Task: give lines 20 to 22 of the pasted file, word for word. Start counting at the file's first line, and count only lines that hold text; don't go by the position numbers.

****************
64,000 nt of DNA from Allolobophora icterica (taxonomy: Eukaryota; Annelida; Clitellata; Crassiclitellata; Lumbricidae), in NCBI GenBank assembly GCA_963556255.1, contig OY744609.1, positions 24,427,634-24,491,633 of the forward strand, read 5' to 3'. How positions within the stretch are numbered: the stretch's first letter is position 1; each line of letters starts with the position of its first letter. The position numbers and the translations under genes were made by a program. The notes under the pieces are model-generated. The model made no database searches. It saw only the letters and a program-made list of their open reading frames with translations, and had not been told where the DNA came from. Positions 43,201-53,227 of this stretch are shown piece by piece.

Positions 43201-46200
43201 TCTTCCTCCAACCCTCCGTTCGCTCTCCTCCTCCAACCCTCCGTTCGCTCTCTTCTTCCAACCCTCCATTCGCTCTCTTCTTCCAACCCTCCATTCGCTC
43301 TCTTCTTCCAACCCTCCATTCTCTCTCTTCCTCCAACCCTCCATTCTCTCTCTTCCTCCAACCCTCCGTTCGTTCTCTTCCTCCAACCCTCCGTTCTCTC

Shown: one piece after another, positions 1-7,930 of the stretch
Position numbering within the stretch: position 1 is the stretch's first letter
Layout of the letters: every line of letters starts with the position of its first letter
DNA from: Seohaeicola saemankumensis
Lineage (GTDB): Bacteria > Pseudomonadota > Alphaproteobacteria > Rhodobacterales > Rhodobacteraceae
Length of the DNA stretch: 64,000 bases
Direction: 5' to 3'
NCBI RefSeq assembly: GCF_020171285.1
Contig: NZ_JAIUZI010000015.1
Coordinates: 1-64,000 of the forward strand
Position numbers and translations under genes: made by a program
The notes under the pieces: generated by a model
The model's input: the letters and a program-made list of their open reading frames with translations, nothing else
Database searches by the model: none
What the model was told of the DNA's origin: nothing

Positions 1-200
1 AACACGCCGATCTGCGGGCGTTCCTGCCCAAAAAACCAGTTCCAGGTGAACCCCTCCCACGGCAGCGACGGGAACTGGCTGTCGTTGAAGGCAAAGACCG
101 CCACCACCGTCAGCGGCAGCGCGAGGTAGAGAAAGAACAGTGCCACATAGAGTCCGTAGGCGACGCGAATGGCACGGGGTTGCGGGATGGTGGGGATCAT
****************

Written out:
Positions 1-200
1 AACACGCCGATCTGCGGGCGTTCCTGCCCAAAAAACCAGTTCCAGGTGAACCCCTCCCACGGCAGCGACGGGAACTGGCTGTCGTTGAAGGCAAAGACCG
101 CCACCACCGTCAGCGGCAGCGCGAGGTAGAGAAAGAACAGTGCCACATAGAGTCCGTAGGCGACGCGAATGGCACGGGGTTGCGGGATGGTGGGGATCAT